The U.S. DOJ indicted nine FIFA officials, covered in sheets as Swiss police rousted them from their five-star hotel. They face charges for racketeering conspiracy and corruption. The arrests happening is shocking. The allegations? Not so much. Much of this was, more or less, in the public domain.
Blatter has committed a myriad of gaffes. These arrests highlight that the administration of soccer at its highest levels is an unscrupulous farce. To have fallout from these “crises,” there must be a constituency that holds Blatter accountable. That constituency does not exist.
National federations elect FIFA presidents. Each, regardless of clout, gets one vote. FIFA’s major activity under Blatter has been amassing billions of dollars in sponsorship revenue, redistributing billions of dollars to national federations for development, and not looking too hard into where that money ends up. Unsurprisingly, Blatter is quite popular with national federations.
Blatter will be re-elected on Friday, overwhelmingly. He was re-elected in 2011 amidst the same allegations of World Cup vote impropriety. An English effort then to delay the voting was supported by just 17 of the 206 voting federations.
Blatter has been president since 1998. He has been in the top level leadership since 1975. His last serious challenger was knee-capped by corruption charges before the vote. The strongest challenge UEFA president Michel Platini would offer was that he did not support Blatter’s re-election. Calls for him to leave are cute, occur often, and have proven ineffectual. Rooting him out will require more than shame.
While Blatter makes a fun cartoon villain, this DOJ investigation isn’t targeting him. The Qatar World Cup was not a fiendish Blatter plot. He, by all accounts, voted for the United States. Having the U.S. in 2022 opened the door for an obvious China bid in 2026. Blatter, under that scenario, departs as the guy who brought the World Cup to the developing world and left FIFA stable and printing money.
Central figures of this investigation are (a) corrupt Qatar voters who thwarted Blatter and ruined what he perceived to be his legacy (b) rivals who tried to oust him and (c) officials accused of corruption outside FIFA’s direct purview. It’s not outside the realm of possibility FIFA spins this and cooperates. That process may be underway.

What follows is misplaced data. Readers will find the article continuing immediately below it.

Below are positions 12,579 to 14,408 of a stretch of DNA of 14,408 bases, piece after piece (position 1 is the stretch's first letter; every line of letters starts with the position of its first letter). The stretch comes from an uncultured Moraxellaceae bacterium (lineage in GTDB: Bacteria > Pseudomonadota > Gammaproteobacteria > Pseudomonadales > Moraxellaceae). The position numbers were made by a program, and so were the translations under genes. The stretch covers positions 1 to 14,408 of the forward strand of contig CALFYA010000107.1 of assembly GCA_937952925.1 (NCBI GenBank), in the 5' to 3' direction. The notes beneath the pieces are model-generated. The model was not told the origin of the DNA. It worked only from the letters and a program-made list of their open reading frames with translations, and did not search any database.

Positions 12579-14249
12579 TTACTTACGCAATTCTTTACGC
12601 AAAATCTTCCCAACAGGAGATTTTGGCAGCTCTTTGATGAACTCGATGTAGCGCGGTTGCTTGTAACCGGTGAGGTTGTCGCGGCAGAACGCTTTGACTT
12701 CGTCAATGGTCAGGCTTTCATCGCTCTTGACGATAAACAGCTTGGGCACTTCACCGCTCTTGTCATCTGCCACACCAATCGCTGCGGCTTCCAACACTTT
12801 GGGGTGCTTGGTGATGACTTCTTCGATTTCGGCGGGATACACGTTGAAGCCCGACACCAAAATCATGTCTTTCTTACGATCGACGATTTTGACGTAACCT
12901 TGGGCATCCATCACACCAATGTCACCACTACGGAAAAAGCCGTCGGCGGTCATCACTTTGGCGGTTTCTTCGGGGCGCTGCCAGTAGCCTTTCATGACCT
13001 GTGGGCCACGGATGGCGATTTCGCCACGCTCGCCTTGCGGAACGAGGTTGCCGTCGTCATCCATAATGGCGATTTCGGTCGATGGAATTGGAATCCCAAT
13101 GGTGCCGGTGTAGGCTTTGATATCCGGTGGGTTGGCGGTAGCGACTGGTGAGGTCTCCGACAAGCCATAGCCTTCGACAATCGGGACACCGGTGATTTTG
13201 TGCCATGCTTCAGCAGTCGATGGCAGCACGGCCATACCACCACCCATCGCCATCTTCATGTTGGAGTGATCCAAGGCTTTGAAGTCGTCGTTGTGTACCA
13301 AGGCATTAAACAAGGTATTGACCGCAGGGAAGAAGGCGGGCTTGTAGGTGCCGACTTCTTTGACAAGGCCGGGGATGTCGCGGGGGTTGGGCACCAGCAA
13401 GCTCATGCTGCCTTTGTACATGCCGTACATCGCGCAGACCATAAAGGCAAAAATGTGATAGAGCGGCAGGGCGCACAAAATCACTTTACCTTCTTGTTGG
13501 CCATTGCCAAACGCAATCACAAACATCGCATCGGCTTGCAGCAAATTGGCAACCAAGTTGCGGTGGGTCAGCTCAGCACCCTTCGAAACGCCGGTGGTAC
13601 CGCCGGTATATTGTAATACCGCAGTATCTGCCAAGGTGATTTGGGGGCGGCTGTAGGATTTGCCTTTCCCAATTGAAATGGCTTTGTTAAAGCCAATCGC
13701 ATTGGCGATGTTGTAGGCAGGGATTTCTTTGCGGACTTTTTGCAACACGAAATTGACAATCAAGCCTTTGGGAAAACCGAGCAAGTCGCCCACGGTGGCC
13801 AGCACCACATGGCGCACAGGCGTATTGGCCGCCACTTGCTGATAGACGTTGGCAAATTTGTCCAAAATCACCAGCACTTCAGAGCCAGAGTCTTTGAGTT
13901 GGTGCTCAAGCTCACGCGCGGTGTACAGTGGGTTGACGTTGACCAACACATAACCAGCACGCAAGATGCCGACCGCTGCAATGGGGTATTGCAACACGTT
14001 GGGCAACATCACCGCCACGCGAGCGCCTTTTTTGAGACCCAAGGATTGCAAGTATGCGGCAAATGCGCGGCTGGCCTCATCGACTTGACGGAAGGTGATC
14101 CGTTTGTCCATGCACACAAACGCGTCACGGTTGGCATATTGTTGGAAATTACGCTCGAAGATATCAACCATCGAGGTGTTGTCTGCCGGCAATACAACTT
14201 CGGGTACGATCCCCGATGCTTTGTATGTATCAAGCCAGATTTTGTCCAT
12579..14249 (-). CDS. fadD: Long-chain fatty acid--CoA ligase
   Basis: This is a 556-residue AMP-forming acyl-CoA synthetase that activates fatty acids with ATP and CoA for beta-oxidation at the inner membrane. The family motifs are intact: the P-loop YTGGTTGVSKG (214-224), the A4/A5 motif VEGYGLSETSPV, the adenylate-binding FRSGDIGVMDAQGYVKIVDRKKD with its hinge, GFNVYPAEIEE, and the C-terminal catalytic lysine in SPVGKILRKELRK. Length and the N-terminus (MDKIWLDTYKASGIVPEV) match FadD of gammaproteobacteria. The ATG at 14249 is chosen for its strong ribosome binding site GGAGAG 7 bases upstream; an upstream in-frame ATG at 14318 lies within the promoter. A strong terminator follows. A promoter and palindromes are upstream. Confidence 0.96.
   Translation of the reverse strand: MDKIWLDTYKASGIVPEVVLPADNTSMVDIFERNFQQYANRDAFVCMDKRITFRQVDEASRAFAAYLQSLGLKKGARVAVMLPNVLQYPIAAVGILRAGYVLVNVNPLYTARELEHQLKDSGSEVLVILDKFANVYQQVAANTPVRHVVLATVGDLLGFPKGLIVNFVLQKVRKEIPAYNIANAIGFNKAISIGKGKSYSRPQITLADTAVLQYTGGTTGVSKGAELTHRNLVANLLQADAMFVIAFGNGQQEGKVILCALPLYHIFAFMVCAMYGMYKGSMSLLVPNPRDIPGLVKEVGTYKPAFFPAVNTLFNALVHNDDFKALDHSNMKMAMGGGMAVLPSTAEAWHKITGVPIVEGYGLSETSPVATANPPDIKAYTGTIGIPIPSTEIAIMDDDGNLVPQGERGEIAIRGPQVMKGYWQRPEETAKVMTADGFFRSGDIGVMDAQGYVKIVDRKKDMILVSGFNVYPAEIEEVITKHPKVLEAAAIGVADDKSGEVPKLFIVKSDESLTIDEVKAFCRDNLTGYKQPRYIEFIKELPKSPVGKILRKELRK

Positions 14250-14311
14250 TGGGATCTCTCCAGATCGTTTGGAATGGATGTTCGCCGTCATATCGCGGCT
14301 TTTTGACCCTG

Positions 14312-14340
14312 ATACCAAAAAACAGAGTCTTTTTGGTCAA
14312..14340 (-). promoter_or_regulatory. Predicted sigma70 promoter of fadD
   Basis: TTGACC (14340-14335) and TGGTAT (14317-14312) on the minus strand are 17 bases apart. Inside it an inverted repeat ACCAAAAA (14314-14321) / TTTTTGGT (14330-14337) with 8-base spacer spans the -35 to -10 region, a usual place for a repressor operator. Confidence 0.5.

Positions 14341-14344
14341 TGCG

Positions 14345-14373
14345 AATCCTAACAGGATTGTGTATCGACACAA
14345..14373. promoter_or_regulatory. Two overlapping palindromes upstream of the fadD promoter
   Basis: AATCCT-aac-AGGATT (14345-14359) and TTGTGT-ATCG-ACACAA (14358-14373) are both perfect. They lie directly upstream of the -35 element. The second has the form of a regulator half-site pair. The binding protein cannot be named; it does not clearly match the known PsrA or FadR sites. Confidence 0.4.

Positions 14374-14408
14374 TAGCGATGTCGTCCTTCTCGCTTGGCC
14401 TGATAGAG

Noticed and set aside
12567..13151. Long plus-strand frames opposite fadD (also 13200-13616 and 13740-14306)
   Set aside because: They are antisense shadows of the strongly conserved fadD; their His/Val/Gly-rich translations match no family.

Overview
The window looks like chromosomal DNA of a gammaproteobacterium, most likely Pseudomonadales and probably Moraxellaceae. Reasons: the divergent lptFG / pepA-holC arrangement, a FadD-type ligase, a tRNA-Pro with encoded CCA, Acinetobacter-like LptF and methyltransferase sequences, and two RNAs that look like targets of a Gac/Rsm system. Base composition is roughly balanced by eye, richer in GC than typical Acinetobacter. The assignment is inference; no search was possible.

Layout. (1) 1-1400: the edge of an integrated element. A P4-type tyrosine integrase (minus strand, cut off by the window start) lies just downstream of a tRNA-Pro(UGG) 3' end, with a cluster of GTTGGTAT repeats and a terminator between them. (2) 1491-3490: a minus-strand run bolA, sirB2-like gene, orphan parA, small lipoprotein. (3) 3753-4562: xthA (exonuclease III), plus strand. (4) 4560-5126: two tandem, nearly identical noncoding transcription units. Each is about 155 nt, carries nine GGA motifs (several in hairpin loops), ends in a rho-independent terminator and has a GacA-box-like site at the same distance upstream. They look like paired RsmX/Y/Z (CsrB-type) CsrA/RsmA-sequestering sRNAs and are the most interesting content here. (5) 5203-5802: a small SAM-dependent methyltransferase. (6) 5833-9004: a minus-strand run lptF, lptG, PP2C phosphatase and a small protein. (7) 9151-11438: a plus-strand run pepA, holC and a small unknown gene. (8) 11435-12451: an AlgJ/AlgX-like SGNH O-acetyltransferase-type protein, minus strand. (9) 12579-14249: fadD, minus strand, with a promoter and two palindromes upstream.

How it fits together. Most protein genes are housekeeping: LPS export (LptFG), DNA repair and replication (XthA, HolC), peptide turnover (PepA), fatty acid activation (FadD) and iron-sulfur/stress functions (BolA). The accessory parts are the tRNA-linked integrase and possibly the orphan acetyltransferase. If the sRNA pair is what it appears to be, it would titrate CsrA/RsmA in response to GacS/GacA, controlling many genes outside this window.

Could the investigation threaten Blatter? Much depends on where it heads. The current indictments stem from officials rolling on colleagues and even fathers as part of plea deals. Is the DOJ content with that potential victory or does it go further to cut an anarchic swath through the International game? Perhaps Jack Warner finally has the impetus to unleash his football tsunami.
The trouble with the scorched earth route is soccer is corruption built upon corruption. Scraping off layers of filth only reveals yet further filth. Soccer’s financing is opaque. Palms are greased in every player transfer, sponsorship agreement and construction project. That’s before one gets to the machinations of active criminal elements and a multi-billion dollar gambling industry. Blatter may be the smoothest operator in FIFA, but he’s more clown prince than mafia don.
There’s no end point to that sort of investigation. And, it should be noted, those same national federations supporting Blatter can vote to ban the U.S. from FIFA for government interference. Though, marauding in on a white horse in a naive defense of virtue feels peculiarly American.
Reform happens when there is tangible demand for it. The World Cup is more popular and more lucrative than ever. Fans hate FIFA. Fans remain, as Eduardo Galeano put it, “beggars for good soccer.” When Lionel Messi approaches the penalty area with the ball at his feet, no one cares about Sepp Blatter. That’s why he survives.